Saturday, 15 December 2018

Book review: November Road, Lou Berney (2018)

This hardboiled number failed to keep me interested for more than a chapter-and-a-half. Its two-dimensional characters do not engage the reader enough to keep you reading. The opening chapter is about a New Orleans underworld figure named Frank Guidry who ends up having sex – an act that is graphically described – in his luxurious apartment in that city with a young woman who approached him when he was sitting at a table in a bar. Guidry had earlier sold out an old friend of his named Mackie who had fallen out with a crime boss named Carlos.

The second chapter features a mother named Charlotte who has two small girls and a husband who drinks too much and has trouble keeping a job. Charlotte needed a lot more depth to remain coherent in the splash of events that cascade along the narrative arc in this chapter. I didn’t see why I should be interested in her, her children, or her husband, although it is clear that you are supposed to be.

There was no apparent connection between the story in which Frank appears and the one that features Charlotte. But the threads of narrative themselves are slight and lacked the sort of spark that can engage the reader and keep you turning the pages. With genre fiction often you have a problem with characterisation. The plot is pushed forward by general tropes that have a basis only in literary convention, and the nuances that normally go toward making up the people who are involved in the drama are lost in the schematic imaginings that animate the story. I found Frank merely unsavoury and Charlotte merely pitiful.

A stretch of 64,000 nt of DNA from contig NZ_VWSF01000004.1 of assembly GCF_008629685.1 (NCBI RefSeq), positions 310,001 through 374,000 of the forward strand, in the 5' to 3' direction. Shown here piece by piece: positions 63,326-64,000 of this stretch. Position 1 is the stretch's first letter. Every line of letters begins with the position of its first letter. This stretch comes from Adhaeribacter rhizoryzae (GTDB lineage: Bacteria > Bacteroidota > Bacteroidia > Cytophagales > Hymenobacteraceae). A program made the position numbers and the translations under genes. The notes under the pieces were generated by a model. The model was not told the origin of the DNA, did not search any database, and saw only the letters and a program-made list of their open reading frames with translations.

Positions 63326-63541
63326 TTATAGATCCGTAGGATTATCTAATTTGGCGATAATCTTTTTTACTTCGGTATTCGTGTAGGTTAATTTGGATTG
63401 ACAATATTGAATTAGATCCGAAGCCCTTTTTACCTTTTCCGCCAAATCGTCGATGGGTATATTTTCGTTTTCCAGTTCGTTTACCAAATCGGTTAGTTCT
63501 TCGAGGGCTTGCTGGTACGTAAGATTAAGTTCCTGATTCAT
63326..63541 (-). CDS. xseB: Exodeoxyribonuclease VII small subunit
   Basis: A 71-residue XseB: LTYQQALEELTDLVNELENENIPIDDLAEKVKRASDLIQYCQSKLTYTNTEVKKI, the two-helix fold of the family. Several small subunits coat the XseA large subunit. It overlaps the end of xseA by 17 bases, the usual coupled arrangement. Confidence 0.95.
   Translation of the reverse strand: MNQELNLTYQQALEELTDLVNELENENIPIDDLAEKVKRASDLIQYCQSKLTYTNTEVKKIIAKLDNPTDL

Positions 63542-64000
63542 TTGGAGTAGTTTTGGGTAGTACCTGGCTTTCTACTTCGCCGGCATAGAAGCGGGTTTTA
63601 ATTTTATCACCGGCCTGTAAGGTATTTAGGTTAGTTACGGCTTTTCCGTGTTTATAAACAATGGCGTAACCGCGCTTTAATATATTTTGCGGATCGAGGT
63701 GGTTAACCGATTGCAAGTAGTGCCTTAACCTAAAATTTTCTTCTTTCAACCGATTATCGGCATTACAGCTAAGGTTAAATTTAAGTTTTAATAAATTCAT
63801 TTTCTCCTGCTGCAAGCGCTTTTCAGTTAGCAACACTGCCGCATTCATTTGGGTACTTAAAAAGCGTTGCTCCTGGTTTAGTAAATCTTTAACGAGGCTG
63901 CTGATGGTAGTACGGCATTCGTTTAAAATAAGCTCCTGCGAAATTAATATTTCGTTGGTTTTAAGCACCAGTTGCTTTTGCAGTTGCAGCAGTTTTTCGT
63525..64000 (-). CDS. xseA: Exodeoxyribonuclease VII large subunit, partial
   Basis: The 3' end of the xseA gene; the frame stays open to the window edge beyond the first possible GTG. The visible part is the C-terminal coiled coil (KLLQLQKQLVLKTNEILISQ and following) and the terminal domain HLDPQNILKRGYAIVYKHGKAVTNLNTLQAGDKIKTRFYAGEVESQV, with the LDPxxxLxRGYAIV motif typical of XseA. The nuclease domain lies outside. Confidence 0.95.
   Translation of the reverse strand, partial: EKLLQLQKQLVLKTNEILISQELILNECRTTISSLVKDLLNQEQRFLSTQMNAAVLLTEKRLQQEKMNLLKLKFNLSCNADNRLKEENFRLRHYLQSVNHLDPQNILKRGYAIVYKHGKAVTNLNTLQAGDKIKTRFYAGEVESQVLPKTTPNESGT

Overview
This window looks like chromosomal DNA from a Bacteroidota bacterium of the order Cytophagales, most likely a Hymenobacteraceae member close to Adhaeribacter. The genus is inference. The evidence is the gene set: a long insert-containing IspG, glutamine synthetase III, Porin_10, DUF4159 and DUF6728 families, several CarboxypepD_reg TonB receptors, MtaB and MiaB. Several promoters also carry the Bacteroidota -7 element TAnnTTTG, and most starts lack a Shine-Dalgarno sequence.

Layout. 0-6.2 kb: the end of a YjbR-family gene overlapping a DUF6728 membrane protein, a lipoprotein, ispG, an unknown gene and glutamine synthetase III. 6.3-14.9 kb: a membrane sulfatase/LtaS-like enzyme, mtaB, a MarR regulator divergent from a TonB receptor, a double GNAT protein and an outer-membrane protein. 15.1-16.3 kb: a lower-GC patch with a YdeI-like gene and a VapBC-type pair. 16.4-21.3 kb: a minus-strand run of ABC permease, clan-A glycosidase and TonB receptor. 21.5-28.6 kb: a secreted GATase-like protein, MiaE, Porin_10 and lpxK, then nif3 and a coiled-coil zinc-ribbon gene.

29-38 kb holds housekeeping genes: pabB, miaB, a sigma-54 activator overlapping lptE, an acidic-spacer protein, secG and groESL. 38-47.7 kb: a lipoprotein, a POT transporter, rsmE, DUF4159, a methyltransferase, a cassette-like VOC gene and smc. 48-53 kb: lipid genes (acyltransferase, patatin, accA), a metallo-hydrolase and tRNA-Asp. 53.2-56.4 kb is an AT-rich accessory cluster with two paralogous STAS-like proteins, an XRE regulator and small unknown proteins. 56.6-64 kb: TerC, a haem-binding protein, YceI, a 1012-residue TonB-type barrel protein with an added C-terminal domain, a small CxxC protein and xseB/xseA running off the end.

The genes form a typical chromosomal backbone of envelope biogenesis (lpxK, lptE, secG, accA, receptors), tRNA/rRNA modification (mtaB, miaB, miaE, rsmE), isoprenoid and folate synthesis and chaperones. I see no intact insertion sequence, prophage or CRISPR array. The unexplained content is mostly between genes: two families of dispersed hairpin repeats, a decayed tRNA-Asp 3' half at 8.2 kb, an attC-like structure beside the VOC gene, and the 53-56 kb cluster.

And the way that genre denies the legitimacy of literary tropes like stream-of-consciousness or complex metaphors cements it in the reader’s mind as a reactionary form of writing, as though all those newfangled gimmicks were somehow inauthentic and foreign compared to the down-home, plain-speaking simplicity of the American genre take. The early scene on the streets of New Orleans in this novel have all the dullness and predictability of a beer commercial screened during the final game of the season.

This is anti-literature, and it is so determined to erode the credibility of the mainstream that it rolls out every stale trick in the book. It’s so bland to be almost mistaken for the avant-garde, in case you were in the US and were looking for an authentic style of writing to match the impossible visual clich├ęs of filmmaker David Lynch. It’s true that on the other hand there is plenty of bad experimental fiction around the place, but this is just going too far.

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